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The best password is “qwerty”!
Wednesday, June 29, 2016
This issue's material has been provided by Anti-virus Times project participant Irrepressible Inhabitant from Shakhty
Life is like photography. You use the negatives to develop.
Life was good when nobody needed passwords—nobody, that is, except for various clandestine organizations. They came up with a system of signs and countersigns, which was needed because network connections didn’t exist at the time and there was no other way of knowing whether the right person had shown up to a secret meeting.
With the development of computer technology—especially with the appearance of different forums, social networks, e-stores, mail services, and other places where a person who wants to take advantage of website services or a program must be identified—a password and login must be entered. Active Internet users may have several dozen passwords, but can they remember them all?
Sometimes you have to visit a website or make an online payment, and you realize that you’ve forgotten your password at the most inopportune moment…
We’ve arranged tips on how to easily create passwords that are convenient to input and easy to remember, eliminating password-related problems once and for all.
- If you are registered on 50 websites and all of them require an access password, just imagine how long it will take you to remember these passwords and then later be able to recall the right one. To avoid problems of this kind, create only one password! You’ll have no trouble remembering just one.
- If you want to make things a bit more complicated, divide all the websites you visit into three groups: work, private, and suspicious. Create passwords for each group—three passwords will be more than enough to protect your accounts!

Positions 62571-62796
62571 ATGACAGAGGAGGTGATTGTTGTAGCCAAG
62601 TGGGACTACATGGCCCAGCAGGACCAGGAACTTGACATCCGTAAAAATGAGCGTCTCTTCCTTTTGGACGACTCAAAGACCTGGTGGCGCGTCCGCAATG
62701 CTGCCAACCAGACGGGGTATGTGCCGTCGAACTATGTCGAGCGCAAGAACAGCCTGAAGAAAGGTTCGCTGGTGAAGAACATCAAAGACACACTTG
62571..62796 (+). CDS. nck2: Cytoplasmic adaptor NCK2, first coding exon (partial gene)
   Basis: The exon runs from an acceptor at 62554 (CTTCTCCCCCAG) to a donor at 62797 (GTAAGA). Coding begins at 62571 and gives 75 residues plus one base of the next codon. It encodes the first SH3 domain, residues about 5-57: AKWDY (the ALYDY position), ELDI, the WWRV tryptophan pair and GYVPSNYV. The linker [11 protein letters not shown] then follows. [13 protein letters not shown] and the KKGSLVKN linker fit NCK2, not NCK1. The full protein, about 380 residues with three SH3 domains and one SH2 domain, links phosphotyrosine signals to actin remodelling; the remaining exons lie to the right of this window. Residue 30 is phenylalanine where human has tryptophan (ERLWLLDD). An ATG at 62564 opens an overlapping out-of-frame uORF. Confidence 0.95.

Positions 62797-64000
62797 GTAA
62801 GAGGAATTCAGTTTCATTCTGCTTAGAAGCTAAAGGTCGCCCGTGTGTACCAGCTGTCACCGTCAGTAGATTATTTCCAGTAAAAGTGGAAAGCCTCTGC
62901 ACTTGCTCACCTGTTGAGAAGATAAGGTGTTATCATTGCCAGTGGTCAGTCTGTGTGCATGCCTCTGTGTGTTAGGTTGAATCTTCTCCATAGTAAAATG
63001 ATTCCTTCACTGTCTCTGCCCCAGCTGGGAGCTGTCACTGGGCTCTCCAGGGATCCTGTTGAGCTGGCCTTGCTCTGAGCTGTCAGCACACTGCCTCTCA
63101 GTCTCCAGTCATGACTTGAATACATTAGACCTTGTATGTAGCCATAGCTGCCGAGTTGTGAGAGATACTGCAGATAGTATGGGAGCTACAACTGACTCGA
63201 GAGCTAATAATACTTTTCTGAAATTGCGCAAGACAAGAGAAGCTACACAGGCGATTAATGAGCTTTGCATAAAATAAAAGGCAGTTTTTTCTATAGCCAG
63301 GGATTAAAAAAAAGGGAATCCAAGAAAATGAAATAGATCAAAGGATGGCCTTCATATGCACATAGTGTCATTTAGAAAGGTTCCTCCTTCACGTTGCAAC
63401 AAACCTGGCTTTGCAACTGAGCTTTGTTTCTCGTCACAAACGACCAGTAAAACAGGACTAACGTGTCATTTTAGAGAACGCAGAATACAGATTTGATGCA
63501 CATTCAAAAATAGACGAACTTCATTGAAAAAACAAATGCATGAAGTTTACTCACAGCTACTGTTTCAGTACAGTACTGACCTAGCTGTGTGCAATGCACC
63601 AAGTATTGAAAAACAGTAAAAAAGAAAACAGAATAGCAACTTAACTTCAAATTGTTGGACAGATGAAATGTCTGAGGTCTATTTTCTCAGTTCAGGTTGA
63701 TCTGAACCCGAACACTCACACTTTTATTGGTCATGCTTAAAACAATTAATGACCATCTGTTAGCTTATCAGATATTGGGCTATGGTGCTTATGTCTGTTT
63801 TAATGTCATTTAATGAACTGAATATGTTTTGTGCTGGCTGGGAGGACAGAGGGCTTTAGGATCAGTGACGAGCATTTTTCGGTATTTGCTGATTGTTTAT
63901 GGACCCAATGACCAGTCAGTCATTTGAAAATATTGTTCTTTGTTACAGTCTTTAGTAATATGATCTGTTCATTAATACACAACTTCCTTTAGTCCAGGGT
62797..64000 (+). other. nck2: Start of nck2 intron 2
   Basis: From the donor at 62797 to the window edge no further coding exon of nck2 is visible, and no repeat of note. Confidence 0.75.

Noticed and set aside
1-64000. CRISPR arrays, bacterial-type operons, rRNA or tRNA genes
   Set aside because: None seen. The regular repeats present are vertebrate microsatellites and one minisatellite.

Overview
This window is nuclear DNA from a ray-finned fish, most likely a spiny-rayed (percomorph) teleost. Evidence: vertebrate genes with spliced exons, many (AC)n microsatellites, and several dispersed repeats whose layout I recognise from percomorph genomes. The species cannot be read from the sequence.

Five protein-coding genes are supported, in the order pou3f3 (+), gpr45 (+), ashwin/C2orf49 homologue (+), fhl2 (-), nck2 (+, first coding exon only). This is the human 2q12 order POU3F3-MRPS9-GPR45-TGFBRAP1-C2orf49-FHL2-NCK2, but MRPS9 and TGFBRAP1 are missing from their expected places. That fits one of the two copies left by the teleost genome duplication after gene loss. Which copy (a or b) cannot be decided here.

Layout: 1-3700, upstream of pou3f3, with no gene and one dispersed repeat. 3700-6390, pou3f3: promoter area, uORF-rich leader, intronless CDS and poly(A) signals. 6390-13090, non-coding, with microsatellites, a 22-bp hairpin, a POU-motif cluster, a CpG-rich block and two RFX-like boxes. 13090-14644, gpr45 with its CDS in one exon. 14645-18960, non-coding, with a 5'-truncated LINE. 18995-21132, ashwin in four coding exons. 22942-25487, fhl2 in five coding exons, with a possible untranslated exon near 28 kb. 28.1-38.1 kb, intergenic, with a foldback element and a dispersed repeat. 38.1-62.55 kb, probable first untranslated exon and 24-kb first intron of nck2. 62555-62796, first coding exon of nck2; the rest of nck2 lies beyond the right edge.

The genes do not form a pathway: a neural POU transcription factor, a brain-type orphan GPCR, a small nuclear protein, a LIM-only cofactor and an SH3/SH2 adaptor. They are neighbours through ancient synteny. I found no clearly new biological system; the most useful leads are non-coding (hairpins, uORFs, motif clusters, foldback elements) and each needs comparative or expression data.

- Do not trust websites and programs that require you to change your password every 30/60/90 days. These are probably hackers prompting you to change your password so that they can steal your data! The password you choose must serve you forever!
- The password may be of any length and consist of any symbols; however, programs exist that can crack any password, especially now that botnets are being used to develop distributed computing. That’s why users shouldn’t bother including any special symbols, different keyboard layouts, upper- or lowercase letters, or a combination of any of these in their passwords. The main thing is for you to be able to easily remember your passwords and type them in.
- Your password must not contain any symbols that are missing from a mobile phone keyboard; this lets you create a password that will be convenient to enter from your mobile phone as well as from your PC keyboard. That’s why the best passwords are birthdays (yours, a relative’s, or a friend’s), your pet’s name, the model of your car or TV set, or your first or last name. Even easier to remember are the passwords “123456” and “qwerty.”
- If you didn’t follow the first tip and decided to choose a complex password, you’ll have to follow a series of steps to remember the password (or several passwords, if you really decided to complicate the process).
- Write down your password on a sticky note and affix it to your monitor.
- Write your password on an extra piece of paper and put it under your keyboard.
- In addition, write it down in all the notebooks you have (in case you misplace one of them).
- You can also create a file containing all your passwords, put it on your desktop, and put a copy of it in your My Documents folder.
- And, for security, give your closest friends your password for safekeeping.
- And finally, another convenient thing to do: check the box next to “Remember this password” when you come across it on different websites, programs, and browsers, or if your PC prompts you to do this. Never reject this option! Why?
- First, you won’t have to remember your password.
- Second, if you enter your password frequently, this eliminates the problem of someone potentially peering over your shoulder.
- Third, if you have to make an online banking payment or check your mailbox, and you’re away from your PC, you can ask anyone near your computer to handle this for you because the system already knows your password. This lets you go about your business, without having to give anyone your password.
Remember, your security depends on you….and also on your password ;)
The Anti-virus Times recommends
Thoughtful and attentive users have noted, of course, that all the above-mentioned tips are harmful. They know that one must do the exact opposite!
Doctor Web is not responsible for the consequences
resulting from anyone dismissing our warnings and following these “tips”.